1.  Goals of health care interoperability

Interoperability, in its simplest form, allows for faster access to patient care, allowing providers to manage conditions more effectively, and speeds up the delivery of care. The other aspect of interoperability is that, in some cases, it can actually reduce the burden on physicians as well, and this should include reducing their financial burdens as well.

Throughout all of the healthcare industry, clinicians and physicians are well aware of the increasing burden they face when it comes to properly coding, documenting and billing for their services. Patient and medical staff alike continue to be affected by delays in providing care due to prior authorization requirements or medical necessity requirements.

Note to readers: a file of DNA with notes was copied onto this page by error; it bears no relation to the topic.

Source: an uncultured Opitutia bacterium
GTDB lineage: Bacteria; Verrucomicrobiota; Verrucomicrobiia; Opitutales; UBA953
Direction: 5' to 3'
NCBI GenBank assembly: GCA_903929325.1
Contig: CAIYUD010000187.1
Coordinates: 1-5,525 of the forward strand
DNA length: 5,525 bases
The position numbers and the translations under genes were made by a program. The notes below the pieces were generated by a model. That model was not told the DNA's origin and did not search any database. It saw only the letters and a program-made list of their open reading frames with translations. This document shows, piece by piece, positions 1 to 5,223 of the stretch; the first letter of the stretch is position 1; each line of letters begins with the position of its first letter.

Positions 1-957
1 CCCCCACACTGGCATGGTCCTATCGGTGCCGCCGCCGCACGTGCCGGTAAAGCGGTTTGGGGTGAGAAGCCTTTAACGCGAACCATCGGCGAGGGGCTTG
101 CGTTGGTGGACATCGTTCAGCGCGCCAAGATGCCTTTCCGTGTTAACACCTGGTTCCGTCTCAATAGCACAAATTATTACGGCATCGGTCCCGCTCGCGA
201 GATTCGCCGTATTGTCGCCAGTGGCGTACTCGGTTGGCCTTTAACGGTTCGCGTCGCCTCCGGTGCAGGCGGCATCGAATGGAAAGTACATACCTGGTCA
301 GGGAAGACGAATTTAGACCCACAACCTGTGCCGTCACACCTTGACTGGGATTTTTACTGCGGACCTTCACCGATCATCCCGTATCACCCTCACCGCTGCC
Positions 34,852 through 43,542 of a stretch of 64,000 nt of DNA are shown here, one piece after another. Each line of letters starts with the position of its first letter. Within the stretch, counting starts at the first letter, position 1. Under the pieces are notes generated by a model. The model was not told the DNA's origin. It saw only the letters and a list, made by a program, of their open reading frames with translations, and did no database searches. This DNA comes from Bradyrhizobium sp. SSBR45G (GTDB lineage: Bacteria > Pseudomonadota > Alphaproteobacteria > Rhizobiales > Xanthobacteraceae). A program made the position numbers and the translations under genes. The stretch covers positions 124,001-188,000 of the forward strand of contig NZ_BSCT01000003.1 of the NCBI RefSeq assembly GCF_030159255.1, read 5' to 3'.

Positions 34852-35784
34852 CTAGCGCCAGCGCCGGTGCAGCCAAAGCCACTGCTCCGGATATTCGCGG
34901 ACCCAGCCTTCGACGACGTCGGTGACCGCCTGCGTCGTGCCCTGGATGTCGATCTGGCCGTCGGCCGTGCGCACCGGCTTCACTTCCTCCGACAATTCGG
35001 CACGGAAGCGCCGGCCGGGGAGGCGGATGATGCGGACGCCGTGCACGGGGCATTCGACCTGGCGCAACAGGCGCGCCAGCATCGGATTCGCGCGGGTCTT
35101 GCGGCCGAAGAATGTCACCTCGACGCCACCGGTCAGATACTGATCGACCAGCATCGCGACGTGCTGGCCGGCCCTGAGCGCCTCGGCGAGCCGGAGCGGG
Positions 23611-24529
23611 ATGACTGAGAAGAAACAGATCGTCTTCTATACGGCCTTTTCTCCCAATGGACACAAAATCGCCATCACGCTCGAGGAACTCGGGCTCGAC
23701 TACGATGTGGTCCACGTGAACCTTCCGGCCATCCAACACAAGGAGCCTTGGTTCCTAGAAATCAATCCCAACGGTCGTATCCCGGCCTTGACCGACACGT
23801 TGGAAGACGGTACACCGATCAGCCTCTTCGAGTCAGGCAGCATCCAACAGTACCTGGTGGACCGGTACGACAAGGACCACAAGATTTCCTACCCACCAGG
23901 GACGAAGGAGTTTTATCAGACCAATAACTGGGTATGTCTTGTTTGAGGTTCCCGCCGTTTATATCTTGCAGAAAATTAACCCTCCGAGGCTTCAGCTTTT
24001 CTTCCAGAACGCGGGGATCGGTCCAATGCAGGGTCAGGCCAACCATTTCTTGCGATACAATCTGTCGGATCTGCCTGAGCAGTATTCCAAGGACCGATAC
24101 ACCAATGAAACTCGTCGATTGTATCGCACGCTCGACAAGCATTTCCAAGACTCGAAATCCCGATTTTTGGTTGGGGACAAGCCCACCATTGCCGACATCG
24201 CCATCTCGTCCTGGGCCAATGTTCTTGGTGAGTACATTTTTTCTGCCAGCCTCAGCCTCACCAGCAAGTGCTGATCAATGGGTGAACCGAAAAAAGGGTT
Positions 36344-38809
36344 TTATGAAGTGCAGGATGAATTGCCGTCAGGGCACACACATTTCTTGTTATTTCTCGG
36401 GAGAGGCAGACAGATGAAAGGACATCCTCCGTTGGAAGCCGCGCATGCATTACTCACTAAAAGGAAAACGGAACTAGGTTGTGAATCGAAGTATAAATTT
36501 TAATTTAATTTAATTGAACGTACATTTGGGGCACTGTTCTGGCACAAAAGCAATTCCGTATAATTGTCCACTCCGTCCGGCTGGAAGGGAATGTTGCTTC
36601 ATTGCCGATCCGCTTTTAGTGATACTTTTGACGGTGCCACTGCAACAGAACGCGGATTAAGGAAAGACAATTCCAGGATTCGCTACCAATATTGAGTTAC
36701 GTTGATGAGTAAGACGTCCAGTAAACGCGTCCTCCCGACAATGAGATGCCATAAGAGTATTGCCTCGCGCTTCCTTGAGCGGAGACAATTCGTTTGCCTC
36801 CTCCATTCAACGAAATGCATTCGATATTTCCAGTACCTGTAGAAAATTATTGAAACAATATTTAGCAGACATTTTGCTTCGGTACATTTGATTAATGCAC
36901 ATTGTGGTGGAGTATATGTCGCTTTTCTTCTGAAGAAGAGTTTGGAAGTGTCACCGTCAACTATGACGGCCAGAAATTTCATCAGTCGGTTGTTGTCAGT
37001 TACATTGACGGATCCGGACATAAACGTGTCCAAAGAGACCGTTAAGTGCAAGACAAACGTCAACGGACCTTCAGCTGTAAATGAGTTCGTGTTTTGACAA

1. Benefits of ensuring medical billing interoperability

In order to analyze practice management data and claims data more effectively, there is a need for the data to be able to be combined more easily. Having true interoperability, particularly in the context of the “Interoperability role in medical billing,” in place will enable organizations to study trends in a seamless manner, analyze past performance, and perhaps most importantly, make improvements based on that analysis.

When medical claims data from multiple systems (such as practice management and clearinghouse data) are fed and processed into workflow tools and centralized billing and analytics platforms, there is a greater likelihood of spotting and flagging billing errors in both the pre-adjudication stage as well as the post-adjudication stage.